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|Location||Vicenza, Italy map|
|Building Type||large house|
|Construction System||bearing masonry|
|Notes||archways around central courtyard|
|Discussion||Palazzo Thiene Commentary
An early Palladian work, the Palazzo Thiene is a town palace with the protective characteristics of medieval palazzo architecture and influenced by Guilio Romano's Palazzo del Té. Although only two were built, four wings were designed to surround a large courtyard. Three of these wings were one room deep, while the fourth, which was to face the principal town street, was two rooms deep to accommodate shop space and a central entrance loggia. The larger rooms are centered in each wing, and the corners have roseate plans in square volumes, which slightly protrude in the facade and are articulated by pairs of pilasters.
In the facade, a massive base of heavily rusticated stone with arched openings of dressed stone supports a lighter second story, articulated by Composite pilasters and pedimented windows framed by Ionic columns, whose shafts are punctuated by stone blocks. The two story order of the Composite pilasters above the rusticated stone base gives importance to the building in the town and suggests the refined quarters of the piano nobile.
In contrast to the few and small openings in the street facades, the interior of the courtyard is surrounded by a continuous open arcade two bays deep on the ground floor and an open loggia on the piano nobile. The rusticated base of the facade continues inside the courtyard to form this ground floor arcade and contrasts with a lighter, plastered, more open and more finely detailed construction of the piano nobile's gallery. JY
The Creator's Words
"This house is situated in the middle of the city, near the piazza, and therefore I have thought proper to dispose of that part towards the piazza into shops: because the architect is also to consider the advantage of the client, when it can be done conveniently, and where the situation is sufficiently large. Every shop has over it a room for the use of the shopkeeper; and over them are the rooms of the master.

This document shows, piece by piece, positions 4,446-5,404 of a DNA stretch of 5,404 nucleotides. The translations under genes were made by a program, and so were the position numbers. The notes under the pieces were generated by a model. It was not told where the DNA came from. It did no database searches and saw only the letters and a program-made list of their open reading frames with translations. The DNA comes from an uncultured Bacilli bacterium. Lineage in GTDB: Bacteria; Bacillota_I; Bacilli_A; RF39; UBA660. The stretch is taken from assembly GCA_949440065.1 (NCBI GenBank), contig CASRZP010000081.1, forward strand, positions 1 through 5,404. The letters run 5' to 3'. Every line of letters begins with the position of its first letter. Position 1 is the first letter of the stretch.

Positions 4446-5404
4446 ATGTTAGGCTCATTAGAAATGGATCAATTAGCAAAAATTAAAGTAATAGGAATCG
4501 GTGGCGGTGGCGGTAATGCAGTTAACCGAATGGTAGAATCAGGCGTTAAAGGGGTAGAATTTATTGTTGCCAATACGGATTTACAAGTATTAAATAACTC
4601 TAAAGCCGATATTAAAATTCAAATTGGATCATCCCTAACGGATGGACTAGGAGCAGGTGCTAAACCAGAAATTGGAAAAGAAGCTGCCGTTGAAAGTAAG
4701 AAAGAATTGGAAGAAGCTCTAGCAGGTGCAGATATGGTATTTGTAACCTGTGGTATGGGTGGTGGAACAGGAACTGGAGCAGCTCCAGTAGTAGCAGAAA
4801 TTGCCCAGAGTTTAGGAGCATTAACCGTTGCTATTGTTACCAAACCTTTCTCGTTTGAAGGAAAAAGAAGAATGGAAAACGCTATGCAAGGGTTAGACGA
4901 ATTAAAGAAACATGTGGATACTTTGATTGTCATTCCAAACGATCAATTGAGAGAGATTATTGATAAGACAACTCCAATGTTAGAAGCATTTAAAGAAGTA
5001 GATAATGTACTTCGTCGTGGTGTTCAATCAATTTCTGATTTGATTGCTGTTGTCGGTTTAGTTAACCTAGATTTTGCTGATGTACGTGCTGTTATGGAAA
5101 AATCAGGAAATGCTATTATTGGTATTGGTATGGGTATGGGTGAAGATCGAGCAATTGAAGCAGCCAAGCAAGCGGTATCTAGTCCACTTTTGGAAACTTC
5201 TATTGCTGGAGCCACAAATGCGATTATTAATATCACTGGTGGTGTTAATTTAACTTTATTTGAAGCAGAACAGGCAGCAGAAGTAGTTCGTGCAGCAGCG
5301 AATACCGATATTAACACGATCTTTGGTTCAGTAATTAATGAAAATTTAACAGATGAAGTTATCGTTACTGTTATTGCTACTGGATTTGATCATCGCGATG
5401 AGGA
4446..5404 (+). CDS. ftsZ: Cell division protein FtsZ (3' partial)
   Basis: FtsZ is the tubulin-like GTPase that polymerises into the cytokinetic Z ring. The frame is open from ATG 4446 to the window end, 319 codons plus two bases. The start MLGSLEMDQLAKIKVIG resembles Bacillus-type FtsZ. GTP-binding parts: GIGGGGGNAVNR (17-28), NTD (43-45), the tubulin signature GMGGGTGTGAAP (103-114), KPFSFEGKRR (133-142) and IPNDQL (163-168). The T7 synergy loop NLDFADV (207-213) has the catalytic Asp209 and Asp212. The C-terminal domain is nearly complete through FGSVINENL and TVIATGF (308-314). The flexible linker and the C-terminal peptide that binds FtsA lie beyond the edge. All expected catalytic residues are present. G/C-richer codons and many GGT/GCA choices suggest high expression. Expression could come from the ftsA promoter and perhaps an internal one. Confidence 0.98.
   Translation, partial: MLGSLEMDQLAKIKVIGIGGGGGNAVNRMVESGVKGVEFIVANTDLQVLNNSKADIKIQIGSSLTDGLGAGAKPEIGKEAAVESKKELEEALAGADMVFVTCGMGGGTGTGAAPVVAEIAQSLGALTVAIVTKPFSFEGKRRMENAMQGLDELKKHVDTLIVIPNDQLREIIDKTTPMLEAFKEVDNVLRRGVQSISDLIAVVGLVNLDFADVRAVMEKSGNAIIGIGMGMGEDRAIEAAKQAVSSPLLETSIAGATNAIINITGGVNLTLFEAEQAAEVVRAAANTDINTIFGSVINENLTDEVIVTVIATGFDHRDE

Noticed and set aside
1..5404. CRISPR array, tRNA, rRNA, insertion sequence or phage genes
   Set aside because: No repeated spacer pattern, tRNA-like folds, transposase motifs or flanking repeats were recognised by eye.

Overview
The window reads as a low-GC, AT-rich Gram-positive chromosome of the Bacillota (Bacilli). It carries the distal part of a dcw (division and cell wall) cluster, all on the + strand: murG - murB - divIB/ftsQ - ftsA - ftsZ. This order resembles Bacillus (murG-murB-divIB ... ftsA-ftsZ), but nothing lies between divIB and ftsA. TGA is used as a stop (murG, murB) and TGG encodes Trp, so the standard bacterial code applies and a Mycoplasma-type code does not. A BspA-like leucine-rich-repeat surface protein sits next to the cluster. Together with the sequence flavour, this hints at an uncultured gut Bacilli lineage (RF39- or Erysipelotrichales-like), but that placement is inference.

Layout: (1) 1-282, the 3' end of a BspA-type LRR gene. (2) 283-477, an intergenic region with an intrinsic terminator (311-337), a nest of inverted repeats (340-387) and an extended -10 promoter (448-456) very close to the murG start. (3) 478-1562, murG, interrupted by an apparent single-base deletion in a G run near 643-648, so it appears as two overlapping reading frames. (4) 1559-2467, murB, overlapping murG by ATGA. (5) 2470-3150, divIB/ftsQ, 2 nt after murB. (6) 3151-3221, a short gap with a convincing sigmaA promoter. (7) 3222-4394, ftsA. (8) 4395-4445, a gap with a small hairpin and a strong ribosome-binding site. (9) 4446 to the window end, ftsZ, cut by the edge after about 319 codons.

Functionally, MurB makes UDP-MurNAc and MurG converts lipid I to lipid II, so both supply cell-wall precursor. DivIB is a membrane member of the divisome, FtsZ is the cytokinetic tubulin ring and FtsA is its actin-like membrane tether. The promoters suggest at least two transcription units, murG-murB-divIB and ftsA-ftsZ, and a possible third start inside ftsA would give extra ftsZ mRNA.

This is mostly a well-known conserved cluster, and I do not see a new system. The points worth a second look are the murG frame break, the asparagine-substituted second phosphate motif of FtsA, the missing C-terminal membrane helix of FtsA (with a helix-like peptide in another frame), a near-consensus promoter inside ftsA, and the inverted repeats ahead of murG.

"This house is insular, that is, encompassed by four streets. The principal entrance, or as one may say, the master-gate, has a loggia forwards, and fronts the most frequented street of the city. The great hall is to be above; which will project even with the loggia. There are two entrances in the wings, which have columns in the middle, placed there not so much for ornament, as they are to render the part above it secure, and to make the height proportionable to the breadth. From these entrances one goes into the court encompassed all round with loggia's of pilasters. In the first order they are Rustick, and in the second of the Composite order. In the angles, there are octangular rooms, that succeed well, as well with respect to their form, as for diverse uses to which they may be accommodated. . . The cellars, and such like places, are under ground; because this fabrick is in the highest part of the city, where there is no danger that water should prove any inconvenience."
Andrea Palladio. The Four Books of Architecture. Second Book, Chapter III.
Sources on Palazzo Thiene
Francis D. K. Ching. Architecture: Form, Space, and Order. New York: Van Nostrand Reinhold, 1979. ISBN 0-442-21535-5. LC 79-18045. NA2760.C46. diagram, p47. A nice graphic introduction to architectural ideas. Updated 1996 edition available at Amazon.com
Andrea Palladio. The Four Books on Architecture. New York: Dover Publications, 1965. LC 64-18862. NA2515.P253. section drawing, plate 8, book two.
Chiara Samugheo. Vicenza & Palladio. Torino: ERI Edizioni Rai, 1987. NA1123.P2V5 1987. plan, p180. elevation, p180.
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